YOU (4): As Lord or Savior?

MORE OF MY CONVERSATION OVER ON FACEBOOK:

Hello, XXXXX!  Honestly, at some level, I appreciate all three things you mention, knowing that on a *superficial level* they might be the only options in our making some kind of *temporary fix.* But, they would be just that, temporary at best, leaving the ‘heart’ of the problem untouched.

With any good treatment of standard physical ailments there needs to be a good ‘diagnosis’ first before a sound ‘prognosis’ can be had.  Without identifying THE root cause…we just end up tracking down dead-end streets, only to find ourselves in an ongoing search for better answers, or just giving up in frustration.  Nor will things get any better by our being ‘led’ by *emotions* (how we “feel” about this or that), for oftentimes they actually impair our understanding of what’s really going on.  We depend then on the facts, moving hopefully from thinking well about the symptoms to grasping well a corresponding course of action.

Therefore, it is imperative that we get to *heart* of the problem!  Anything less won’t due.  Anything other is superficial.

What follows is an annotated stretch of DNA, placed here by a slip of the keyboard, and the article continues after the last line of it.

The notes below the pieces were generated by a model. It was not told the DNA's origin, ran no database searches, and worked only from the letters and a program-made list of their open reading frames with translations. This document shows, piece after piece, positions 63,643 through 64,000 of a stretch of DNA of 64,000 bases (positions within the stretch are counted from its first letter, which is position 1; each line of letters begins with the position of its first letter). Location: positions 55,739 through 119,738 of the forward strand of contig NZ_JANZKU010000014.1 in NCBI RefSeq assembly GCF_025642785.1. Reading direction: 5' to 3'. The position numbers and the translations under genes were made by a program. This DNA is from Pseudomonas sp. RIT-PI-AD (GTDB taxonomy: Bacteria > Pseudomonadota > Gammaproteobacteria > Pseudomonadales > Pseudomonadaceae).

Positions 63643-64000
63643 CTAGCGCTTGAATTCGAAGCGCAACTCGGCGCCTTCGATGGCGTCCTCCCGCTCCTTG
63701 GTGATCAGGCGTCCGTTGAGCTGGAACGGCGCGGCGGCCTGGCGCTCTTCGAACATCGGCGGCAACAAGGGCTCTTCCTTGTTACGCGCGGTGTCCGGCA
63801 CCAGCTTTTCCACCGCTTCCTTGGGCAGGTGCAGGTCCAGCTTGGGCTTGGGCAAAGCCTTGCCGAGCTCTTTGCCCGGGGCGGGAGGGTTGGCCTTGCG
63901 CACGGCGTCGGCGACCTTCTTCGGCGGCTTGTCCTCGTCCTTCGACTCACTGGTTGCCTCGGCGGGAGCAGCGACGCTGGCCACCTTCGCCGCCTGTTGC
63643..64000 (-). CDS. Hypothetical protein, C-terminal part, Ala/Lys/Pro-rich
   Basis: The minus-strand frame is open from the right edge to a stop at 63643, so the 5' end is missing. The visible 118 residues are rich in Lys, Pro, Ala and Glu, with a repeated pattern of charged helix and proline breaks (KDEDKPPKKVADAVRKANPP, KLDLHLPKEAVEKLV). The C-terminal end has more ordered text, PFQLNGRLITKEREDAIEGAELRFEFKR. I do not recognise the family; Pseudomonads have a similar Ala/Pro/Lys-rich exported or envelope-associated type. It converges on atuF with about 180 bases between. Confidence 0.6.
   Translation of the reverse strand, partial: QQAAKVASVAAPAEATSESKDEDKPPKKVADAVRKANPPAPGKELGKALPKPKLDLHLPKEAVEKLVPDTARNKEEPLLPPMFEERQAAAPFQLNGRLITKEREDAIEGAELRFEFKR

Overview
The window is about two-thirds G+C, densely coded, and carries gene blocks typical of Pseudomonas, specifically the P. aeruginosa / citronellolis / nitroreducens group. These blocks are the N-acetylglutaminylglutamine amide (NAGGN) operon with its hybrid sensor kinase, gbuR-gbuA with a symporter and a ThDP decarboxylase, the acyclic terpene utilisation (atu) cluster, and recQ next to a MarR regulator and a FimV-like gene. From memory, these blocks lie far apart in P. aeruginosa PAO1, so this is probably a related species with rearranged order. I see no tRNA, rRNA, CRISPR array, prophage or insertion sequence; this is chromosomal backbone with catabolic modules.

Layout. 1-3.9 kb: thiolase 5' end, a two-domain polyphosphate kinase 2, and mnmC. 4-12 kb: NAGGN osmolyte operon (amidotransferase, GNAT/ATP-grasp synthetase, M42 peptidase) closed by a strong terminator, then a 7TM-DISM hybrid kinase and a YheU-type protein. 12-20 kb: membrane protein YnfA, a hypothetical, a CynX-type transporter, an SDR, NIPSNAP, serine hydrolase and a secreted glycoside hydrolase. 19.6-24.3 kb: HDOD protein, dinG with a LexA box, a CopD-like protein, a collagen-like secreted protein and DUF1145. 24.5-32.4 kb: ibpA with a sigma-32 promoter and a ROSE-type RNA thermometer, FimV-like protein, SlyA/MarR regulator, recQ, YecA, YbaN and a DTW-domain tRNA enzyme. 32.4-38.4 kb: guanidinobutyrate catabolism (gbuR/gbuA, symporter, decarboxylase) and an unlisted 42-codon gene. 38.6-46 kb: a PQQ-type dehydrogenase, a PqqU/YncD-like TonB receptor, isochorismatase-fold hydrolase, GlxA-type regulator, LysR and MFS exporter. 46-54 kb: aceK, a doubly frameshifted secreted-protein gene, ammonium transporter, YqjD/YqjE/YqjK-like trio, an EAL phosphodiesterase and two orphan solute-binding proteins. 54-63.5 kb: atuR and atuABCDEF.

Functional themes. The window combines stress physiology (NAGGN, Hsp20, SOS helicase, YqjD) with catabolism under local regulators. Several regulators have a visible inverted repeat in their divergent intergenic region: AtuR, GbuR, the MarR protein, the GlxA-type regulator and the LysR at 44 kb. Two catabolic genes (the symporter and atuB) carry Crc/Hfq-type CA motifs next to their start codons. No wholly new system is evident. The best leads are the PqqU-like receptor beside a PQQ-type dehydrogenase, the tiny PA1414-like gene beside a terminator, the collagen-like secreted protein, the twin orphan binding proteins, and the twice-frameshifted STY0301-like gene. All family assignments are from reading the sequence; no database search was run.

In the course of our looking at this scenario (drunk-of-a-husband/nag-of-a-wife), I’ve made the observation that the *heart* of the problem is…one’s first-birth problem…an inborn-identity-crisis.  To attempt to “fix” this *heart* problem by placing band-aids (i.e., tough-love, “self-love”, boundaries, etc.) on the outside is nothing short of bad medicine.

Again, I agree, there comes times when one has to “step back” (a.k.a, tough-love/boundaries), but these are mere external measures.   What remains untouched is the *heart* problem; the root problem that bore all the bad fruit.  No medicine, no talk-therapy, no manipulation will make the internal fix.  Regardless of whether it is alcohol, drugs, sex, money, work, leisure, etc. that is in the picture, all of it remains very much external.  All the so-called “abuse” is a mere symptom.

And, I agree, there is something to be said about so-called “self-destructing” or “self-loathing.”  They are real, yes.  However, I don’t believe they in themselves are the *heart* problem, but again, only another way of speaking of the symptoms.